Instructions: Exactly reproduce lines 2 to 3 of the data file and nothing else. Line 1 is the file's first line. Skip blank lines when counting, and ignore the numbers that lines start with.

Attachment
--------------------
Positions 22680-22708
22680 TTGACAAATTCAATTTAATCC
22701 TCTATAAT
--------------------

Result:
22680 TTGACAAATTCAATTTAATCC
22701 TCTATAAT